Oeuvres philosophiques Latines & Françoises... Tirées des ses manuscrits qui se conservent dans la Bibliotheque Royale a Hanovre, et publieées par Mr. Rud. Eric Raspe. Ave une préface de Mr. Kaestner...
Leibniz, Gottfried Wilhelm von.

Amsterdam: Chez Jean Schreuder , 1765. First collected edition of Leibniz’s works and first edition of his “Nouveaux essais sur l’entendement humain” (pp. [1]-496). Title printed in red and black with engraved vignette by O. de Fries. Decorative woodcut head- and tail-pieces and initials. Occasional light foxing, marginal dampstain to final two leaves, short tear in the upper margin of the final leaf. Small circular ownership stamp on title. A superb copy. Contemporary quarter sheep over sprinkled boards with vellum tips. Spine ruled in gilt in compartments with two olive morocco gilt labels. Edges stained red. Quarto. [4], xvi, [4], 540, [16] (Item ID: 16074)


“Leibniz was moved by the publication in 1704 of Coste’s French translation of Locke’s Essay on Human Understanding to lay his thoughts in detail alongside those of Locke. Leibniz’ New Essays (Nouveaux Essais sur l’entendement humain) was not a systematic criticism of Locke’s philosophy. It contains occasional discussions of Locke’s views, but in general Leibniz expounded his own views, without giving reasons, on the points raised by Locke. The book is thus more valuable as a collection of passages relating to aspects of Leibniz’ system than a thoroughgoing criticism of Locke. Leibniz had intended to publish the New Essays and get Locke’s views on them, but Locke died in 1704, the year in which Leibniz wrote them, and he gave up the idea. They were first published at Amsterdam and Leipzig in 1765” (The Encyclopedia of Philosophy IV, p. 431). “Leibniz’ Nouveaux essais sur l’entendement humain, completed in 1705 but not published during his lifetime, presented a detailed criticism of Locke’s position. By adding nisi ipse intellectus to the famous maxim, Nihil est in intellectu quod non prius fuerit in sensu (wrongly attributed to Aristotle by Duns Scotus, Leibniz neatly reversed the application of the principle by Locke. According to Leibniz, the mind originally contains the principles of the various ideas which the senses on occasion call forth” (D.S.B. VIII, p. 151).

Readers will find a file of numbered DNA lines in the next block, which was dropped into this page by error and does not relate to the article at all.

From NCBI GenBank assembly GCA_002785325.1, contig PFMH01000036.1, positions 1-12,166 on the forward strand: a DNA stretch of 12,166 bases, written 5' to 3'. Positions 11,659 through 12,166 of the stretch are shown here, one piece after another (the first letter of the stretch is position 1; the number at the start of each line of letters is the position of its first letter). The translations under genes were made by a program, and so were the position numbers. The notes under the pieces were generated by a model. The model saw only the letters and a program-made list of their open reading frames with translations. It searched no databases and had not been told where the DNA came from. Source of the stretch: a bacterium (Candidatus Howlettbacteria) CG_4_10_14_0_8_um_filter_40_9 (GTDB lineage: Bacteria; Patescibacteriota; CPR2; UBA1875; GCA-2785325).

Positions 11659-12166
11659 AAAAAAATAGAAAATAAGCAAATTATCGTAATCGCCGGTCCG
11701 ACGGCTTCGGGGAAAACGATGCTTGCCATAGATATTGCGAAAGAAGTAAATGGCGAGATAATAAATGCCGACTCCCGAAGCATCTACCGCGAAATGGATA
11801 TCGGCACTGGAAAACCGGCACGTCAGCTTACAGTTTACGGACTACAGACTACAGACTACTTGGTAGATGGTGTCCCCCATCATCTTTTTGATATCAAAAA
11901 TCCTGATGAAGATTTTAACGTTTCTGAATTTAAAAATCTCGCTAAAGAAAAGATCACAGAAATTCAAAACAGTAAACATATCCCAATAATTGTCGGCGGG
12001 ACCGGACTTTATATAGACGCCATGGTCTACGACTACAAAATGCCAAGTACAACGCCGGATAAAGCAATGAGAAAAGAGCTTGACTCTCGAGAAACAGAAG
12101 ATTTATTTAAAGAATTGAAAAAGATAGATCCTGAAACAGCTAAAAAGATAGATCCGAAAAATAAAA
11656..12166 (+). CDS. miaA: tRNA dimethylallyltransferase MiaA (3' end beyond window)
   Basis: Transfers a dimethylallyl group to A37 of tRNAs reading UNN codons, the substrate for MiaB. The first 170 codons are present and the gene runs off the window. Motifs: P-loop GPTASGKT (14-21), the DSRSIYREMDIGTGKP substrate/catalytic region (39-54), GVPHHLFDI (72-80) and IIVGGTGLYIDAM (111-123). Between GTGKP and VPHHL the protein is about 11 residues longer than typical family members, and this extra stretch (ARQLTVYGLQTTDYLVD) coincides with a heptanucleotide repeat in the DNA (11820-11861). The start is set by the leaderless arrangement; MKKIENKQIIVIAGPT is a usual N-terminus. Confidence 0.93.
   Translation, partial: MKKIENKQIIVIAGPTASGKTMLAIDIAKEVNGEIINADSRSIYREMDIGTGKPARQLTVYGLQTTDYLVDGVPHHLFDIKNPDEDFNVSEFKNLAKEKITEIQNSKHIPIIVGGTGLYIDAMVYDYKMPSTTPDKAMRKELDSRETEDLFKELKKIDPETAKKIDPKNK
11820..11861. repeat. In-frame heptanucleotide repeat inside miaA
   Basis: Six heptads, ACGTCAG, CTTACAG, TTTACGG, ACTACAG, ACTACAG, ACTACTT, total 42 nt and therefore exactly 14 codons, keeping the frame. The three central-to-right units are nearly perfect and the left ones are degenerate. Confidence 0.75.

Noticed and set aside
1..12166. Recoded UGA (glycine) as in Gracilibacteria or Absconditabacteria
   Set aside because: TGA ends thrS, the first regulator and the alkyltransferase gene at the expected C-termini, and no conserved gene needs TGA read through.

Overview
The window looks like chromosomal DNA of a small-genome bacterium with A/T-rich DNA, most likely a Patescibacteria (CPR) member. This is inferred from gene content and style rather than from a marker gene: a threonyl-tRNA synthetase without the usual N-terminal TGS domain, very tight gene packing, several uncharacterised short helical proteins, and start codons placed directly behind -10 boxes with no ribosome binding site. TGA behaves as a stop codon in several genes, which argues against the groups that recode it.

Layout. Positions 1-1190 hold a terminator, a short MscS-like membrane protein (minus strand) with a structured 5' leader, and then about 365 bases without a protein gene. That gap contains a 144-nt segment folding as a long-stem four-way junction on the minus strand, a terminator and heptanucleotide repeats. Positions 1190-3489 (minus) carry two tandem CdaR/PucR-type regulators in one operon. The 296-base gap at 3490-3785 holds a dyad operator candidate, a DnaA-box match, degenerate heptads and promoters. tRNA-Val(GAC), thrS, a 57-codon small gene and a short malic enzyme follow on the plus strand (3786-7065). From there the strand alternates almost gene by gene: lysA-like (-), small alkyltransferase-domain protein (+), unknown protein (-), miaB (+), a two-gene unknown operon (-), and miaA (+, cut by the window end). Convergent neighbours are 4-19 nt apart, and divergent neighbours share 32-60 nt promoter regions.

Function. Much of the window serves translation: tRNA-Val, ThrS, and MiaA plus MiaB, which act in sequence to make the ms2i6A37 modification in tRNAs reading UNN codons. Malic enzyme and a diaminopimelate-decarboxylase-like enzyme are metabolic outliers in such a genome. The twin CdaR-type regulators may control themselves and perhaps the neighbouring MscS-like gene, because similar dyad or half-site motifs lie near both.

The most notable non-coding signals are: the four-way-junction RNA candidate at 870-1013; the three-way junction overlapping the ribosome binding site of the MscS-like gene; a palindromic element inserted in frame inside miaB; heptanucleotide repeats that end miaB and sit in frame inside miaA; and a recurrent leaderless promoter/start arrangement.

The editor, Raspe, was at this time secretary at the University Library of Göttingen and was the author of The Adventures of Baron Munchhausen. Kaestner, professor of mathematics contributes a short but valuable introduction highlighting the mathematical and scientific contributions contained in these little known writings. Attig 482n. Brunet III, 950. Graesse IV, 152. Quérard V, 119. Yolton C1765-4.

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